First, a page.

Deliberative dialogues as a mechanism for knowledge translation and exchange in health systems decision-making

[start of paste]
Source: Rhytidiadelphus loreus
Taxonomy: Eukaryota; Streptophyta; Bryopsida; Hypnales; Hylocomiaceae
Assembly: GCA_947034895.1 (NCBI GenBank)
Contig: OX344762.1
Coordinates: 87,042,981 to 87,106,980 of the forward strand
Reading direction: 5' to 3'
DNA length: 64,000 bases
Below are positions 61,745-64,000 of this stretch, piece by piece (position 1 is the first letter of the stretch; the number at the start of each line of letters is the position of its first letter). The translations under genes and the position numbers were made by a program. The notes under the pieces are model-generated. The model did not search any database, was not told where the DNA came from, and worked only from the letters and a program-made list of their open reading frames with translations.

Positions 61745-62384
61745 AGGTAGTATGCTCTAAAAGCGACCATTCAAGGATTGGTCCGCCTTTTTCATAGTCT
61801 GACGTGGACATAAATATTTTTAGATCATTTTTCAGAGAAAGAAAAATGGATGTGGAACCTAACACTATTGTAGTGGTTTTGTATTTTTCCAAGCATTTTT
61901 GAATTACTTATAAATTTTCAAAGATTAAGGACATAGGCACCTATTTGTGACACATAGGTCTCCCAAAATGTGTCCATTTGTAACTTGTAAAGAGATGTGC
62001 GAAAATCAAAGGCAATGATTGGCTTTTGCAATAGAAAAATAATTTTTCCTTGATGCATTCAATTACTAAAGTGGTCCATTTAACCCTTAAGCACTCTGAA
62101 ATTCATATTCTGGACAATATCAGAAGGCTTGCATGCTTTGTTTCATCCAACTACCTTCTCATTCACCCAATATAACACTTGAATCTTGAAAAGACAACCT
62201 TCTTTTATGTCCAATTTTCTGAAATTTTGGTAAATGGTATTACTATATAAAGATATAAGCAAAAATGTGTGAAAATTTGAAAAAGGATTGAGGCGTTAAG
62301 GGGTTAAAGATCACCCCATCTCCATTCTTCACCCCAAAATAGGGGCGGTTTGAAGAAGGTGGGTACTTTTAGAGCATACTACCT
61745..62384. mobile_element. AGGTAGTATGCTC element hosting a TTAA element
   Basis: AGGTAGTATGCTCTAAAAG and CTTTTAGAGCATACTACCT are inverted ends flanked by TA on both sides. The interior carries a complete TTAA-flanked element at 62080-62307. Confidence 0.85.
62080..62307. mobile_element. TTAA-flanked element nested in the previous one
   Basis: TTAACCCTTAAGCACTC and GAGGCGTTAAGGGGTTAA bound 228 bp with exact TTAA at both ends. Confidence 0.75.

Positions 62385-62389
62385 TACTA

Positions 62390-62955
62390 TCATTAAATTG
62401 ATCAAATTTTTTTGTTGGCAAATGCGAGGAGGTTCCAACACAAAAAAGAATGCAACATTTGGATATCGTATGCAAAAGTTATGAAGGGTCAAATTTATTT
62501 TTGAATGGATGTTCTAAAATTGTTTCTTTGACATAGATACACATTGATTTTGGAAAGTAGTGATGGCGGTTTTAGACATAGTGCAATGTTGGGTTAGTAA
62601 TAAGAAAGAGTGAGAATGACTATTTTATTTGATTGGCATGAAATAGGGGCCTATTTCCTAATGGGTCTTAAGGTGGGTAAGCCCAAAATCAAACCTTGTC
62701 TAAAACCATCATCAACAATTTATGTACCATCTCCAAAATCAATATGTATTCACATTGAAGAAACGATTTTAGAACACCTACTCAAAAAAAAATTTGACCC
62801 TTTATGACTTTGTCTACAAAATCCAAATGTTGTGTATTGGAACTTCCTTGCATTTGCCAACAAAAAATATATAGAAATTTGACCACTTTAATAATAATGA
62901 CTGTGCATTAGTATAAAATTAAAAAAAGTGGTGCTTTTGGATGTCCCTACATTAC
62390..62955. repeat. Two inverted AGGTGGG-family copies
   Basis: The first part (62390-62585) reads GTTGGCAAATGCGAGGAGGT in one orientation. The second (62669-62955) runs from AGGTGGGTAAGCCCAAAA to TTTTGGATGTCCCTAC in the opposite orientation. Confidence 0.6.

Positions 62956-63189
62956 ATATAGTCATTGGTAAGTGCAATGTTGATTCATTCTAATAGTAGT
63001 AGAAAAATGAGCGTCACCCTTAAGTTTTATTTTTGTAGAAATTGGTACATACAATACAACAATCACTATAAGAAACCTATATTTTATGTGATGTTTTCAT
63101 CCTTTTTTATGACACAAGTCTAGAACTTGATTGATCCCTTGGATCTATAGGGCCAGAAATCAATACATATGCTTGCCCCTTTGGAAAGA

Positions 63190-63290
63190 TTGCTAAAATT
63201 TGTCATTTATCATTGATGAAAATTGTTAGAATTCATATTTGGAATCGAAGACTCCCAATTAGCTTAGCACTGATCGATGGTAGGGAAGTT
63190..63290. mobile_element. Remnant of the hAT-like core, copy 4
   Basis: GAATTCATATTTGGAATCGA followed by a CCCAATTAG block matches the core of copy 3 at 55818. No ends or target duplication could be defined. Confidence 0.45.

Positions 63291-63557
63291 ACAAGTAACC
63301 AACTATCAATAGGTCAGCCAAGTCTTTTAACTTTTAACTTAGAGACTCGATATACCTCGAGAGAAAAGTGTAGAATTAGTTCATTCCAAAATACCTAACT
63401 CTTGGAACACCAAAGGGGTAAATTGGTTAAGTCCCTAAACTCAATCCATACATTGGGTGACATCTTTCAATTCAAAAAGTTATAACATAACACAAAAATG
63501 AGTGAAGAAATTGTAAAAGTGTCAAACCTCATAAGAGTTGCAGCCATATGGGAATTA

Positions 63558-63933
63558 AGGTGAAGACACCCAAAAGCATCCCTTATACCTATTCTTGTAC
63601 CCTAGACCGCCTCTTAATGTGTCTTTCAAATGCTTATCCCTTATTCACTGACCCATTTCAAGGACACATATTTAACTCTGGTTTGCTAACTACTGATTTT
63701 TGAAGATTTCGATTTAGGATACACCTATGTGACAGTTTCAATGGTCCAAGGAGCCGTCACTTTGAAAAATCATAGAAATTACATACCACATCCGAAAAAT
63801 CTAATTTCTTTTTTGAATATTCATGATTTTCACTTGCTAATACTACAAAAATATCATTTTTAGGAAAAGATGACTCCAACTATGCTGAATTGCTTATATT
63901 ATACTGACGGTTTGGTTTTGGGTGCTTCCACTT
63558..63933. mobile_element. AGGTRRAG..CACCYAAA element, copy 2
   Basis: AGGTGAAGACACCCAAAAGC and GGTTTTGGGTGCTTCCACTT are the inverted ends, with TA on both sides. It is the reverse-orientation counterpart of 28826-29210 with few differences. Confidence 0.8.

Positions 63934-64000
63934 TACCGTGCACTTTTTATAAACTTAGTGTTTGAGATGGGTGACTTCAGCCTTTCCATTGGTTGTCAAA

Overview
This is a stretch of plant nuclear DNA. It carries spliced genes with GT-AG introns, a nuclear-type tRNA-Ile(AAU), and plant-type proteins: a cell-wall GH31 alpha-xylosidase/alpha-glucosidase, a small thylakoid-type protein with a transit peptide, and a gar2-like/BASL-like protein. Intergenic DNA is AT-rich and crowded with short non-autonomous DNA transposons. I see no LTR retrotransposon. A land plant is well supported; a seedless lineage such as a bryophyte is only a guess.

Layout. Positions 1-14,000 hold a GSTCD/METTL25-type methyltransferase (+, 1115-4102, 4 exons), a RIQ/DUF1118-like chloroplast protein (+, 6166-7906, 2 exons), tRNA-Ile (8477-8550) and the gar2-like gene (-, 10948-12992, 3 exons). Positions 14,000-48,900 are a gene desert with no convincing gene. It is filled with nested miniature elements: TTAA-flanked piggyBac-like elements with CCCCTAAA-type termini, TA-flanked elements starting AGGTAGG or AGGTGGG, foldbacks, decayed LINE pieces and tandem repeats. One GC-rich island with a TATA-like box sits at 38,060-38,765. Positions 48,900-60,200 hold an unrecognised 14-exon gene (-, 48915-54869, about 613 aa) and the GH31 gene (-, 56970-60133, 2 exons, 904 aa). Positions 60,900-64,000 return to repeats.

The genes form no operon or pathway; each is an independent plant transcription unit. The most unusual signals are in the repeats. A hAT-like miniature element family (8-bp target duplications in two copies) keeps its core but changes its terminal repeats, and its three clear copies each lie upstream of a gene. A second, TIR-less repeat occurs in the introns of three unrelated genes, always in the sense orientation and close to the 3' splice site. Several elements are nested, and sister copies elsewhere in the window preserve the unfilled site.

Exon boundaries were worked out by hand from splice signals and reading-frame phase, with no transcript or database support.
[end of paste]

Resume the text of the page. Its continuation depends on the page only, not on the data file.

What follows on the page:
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Models that describe the key features and intended effects of specific knowledge translation and exchange (KTE) interventions are much less prominent than models that provide a more general understanding of KTE. Our aim was to develop a model in order to describe the key features and intended effects of deliberative dialogues used as a KTE strategy and to understand how deliberative dialogues can support evidence-informed policymaking. By using critical interpretive synthesis, we identified 17 papers representing four fields of enquiry and integrated our findings into a model. The key features described in the model are: 1) an appropriate (i.e., conducive to the particular dialogue) meeting environment; 2) an appropriate mix of participants; and, 3) an appropriate use of research evidence. These features combine to create three types of intended effects: 1) short-term individual-level; 3) medium-term community/organizational-level; and, 3) long-term system-level. The concept of capacity building helps to explain the relationship between features and effects. The model is a useful contribution to the KTE field because it is a practical tool that could be used to guide the development and evaluation of deliberative dialogues in order to understand more about achieving particular outcomes in relation to specific issues or contexts.
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